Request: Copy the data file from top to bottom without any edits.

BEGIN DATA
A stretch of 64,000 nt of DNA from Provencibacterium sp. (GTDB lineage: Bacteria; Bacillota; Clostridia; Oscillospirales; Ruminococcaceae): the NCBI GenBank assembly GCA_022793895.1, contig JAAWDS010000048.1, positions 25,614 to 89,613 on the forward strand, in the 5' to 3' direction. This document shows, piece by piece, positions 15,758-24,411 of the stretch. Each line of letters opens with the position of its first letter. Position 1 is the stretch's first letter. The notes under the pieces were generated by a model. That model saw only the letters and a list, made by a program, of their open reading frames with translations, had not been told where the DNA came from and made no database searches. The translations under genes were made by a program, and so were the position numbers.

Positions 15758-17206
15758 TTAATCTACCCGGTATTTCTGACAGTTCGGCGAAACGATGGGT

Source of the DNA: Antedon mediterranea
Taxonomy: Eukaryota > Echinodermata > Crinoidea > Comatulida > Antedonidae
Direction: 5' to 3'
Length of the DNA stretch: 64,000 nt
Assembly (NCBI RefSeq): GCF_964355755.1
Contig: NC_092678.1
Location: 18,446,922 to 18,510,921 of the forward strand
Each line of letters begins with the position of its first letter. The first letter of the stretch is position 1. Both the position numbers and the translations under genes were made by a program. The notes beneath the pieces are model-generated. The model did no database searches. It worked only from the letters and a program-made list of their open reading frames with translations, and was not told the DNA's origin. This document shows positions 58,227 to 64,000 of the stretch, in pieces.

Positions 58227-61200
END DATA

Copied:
A stretch of 64,000 nt of DNA from Provencibacterium sp. (GTDB lineage: Bacteria; Bacillota; Clostridia; Oscillospirales; Ruminococcaceae): the NCBI GenBank assembly GCA_022793895.1, contig JAAWDS010000048.1, positions 25,614 to 89,613 on the forward strand, in the 5' to 3' direction. This document shows, piece by piece, positions 15,758-24,411 of the stretch. Each line of letters opens with the position of its first letter. Position 1 is the stretch's first letter. The notes under the pieces were generated by a model. That model saw only the letters and a list, made by a program, of their open reading frames with translations, had not been told where the DNA came from and made no database searches. The translations under genes were made by a program, and so were the position numbers.

Positions 15758-17206
15758 TTAATCTACCCGGTATTTCTGACAGTTCGGCGAAACGATGGGT

Source of the DNA: Antedon mediterranea
Taxonomy: Eukaryota > Echinodermata > Crinoidea > Comatulida > Antedonidae
Direction: 5' to 3'
Length of the DNA stretch: 64,000 nt
Assembly (NCBI RefSeq): GCF_964355755.1
Contig: NC_092678.1
Location: 18,446,922 to 18,510,921 of the forward strand
Each line of letters begins with the position of its first letter. The first letter of the stretch is position 1. Both the position numbers and the translations under genes were made by a program. The notes beneath the pieces are model-generated. The model did no database searches. It worked only from the letters and a program-made list of their open reading frames with translations, and was not told the DNA's origin. This document shows positions 58,227 to 64,000 of the stretch, in pieces.

Positions 58227-61200